But Apple has been upping the ante with regards to possible health offerings in recent months. Notably, the company has hired a number of health and fitness experts, and Apple reportedly met with the FDA recently to discuss mobile medical applications.
In December, Apple was granted a patent on a heart monitor that could be embedded in the screen bezel or other part of the device to measure EKG data (the patent suggests Apple would use the heart monitor for security purposes by measuring a user’s unique biometric data). And last June, Apple applied to update its patent on wearable computers and “sensing systems monitoring” applications, which would refine sensors for movement, temperature, “health functions” and “fitness effects,” according to Patently Apple.
Back in 2012, Apple filed a patent on technology to “infer user mood.” Which…sounds ridiculous and completely unrelated to health. But the potential for the technology can obviously go well beyond “mood inference” (because seriously, who wants a “mood iPhone”?). As Apple explains in the patent filing: “Mood-associated physical characteristics can include heart rate; blood pressure; adrenaline level; perspiration rate; body temperature; vocal expression, e.g. voice level, voice pattern, voice stress, etc.; movement characteristics; facial expression; etc.”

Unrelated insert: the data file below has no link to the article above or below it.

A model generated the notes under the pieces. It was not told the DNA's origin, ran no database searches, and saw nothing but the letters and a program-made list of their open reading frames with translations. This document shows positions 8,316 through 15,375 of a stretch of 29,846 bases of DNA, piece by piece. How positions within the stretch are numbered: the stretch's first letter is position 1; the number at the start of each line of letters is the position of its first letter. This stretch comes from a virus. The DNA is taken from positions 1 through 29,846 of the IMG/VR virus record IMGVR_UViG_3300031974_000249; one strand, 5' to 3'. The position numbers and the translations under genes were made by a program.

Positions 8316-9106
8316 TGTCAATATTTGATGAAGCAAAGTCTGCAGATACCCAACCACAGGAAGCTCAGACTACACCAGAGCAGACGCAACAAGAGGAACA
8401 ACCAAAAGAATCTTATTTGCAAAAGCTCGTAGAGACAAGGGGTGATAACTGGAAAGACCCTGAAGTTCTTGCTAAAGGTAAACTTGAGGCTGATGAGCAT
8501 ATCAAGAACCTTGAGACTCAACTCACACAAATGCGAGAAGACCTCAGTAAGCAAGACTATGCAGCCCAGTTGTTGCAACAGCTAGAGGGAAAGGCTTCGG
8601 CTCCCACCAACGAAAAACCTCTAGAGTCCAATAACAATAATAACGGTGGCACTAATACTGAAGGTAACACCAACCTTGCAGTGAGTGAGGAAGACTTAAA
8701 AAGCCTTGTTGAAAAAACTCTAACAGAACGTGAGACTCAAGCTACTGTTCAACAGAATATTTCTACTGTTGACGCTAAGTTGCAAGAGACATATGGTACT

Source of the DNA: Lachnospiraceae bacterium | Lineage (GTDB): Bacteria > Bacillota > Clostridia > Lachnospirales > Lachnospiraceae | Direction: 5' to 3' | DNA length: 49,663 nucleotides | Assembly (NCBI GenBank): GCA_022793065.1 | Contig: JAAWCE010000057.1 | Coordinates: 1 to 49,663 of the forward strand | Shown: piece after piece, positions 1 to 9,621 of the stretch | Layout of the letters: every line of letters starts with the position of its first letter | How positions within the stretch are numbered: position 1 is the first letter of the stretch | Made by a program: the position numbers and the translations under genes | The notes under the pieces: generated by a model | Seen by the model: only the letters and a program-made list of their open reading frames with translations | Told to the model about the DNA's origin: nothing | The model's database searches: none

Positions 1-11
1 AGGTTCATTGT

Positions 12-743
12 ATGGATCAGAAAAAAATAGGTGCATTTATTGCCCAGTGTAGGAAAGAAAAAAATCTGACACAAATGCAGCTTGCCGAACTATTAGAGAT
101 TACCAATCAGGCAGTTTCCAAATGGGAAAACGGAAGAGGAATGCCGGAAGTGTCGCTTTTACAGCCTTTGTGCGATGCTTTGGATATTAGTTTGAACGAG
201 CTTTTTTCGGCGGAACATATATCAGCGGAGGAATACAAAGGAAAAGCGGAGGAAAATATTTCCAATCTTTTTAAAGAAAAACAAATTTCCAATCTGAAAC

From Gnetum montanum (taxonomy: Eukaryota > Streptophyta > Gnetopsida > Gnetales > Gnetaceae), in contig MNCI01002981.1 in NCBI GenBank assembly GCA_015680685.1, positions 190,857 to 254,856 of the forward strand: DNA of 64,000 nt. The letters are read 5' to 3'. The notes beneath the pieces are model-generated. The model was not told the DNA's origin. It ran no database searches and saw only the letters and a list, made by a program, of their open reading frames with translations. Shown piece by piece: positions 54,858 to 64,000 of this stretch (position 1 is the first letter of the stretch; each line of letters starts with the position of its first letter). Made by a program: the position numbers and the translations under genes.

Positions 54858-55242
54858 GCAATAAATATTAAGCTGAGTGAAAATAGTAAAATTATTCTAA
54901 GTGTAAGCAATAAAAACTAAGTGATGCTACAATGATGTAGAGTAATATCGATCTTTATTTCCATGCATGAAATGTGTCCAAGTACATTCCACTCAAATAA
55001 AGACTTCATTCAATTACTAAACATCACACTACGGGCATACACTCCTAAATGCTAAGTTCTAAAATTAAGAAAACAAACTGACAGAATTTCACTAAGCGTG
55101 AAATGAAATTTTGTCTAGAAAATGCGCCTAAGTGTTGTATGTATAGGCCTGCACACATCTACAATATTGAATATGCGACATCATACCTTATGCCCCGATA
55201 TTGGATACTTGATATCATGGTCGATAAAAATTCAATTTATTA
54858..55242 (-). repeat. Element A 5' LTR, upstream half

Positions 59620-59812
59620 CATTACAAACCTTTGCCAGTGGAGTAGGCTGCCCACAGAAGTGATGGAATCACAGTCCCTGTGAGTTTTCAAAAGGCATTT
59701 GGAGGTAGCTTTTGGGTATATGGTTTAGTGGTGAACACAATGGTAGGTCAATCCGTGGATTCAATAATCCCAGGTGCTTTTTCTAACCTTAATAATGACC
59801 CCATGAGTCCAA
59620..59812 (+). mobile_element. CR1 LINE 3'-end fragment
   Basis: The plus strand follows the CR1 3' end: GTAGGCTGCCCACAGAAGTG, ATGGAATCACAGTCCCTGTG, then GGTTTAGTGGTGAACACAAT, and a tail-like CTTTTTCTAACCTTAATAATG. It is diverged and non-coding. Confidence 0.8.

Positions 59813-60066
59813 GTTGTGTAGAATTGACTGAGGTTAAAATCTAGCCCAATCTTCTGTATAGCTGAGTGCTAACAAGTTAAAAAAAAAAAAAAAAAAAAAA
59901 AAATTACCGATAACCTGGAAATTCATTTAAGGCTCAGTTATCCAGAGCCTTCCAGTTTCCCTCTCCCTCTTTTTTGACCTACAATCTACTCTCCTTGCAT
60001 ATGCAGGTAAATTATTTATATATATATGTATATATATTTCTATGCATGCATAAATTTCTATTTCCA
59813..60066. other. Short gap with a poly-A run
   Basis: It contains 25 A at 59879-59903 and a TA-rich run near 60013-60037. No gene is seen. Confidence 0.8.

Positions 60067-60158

There’s also some evidence that Apple may be dipping a toe into medical imaging with a patent granted in 2010 for its “Personal Items Network.” One of the technologies included in the patent was a wireless heart monitor strip that could be worn by a patient and would automatically alert medical staff if the patient goes into cardiac arrest.
And let’s not forget Samsung. Samsung has been all gung-ho about health, attempting to make it central to the Galaxy S4 (with limited success). The company has been buying up health companies, including medical device startup Neurologica in January 2013, as well as a controlling stake in Korean ultrasound equipment firm Medison back in 2010. In 2012, Samsung bought cardiac point-of-care testing solutions company Nexus.
Samsung obviously has a diverse business and may simply be looking to compete with other medical device companies on their turf. But as Forbes’ Haydn Shaughnessy points out, it may be more likely that Samsung is seeing the potential behind bridging medical imaging and smartphones.
But ultimately, companies like Apple don't have a strong track record of attempting to take over and replicate technology that other startups are already doing well. Need I mention the Apple Maps-tastrophe? Or the slow death by starvation of Ping? Or the fact that the iPad was supposed to crush the Kindle by everyone's estimates, only it turns out people really like their Kindle e-readers?
So where does all of this leave current health trackers?
“We imagine there will remain an opportunity for purpose-built devices and applications to capture data and offer specialized insights that the iWatch may not,” said Holove, adding: “The general consumer population is not sitting around, just waiting for the day when they ‘get’ to wear technology – we need to make wearables essential by doing things that can only be done because the technology is worn. The Basis answer is sensors tracking real physiology 24/7.”
Image source: digitaltrends.com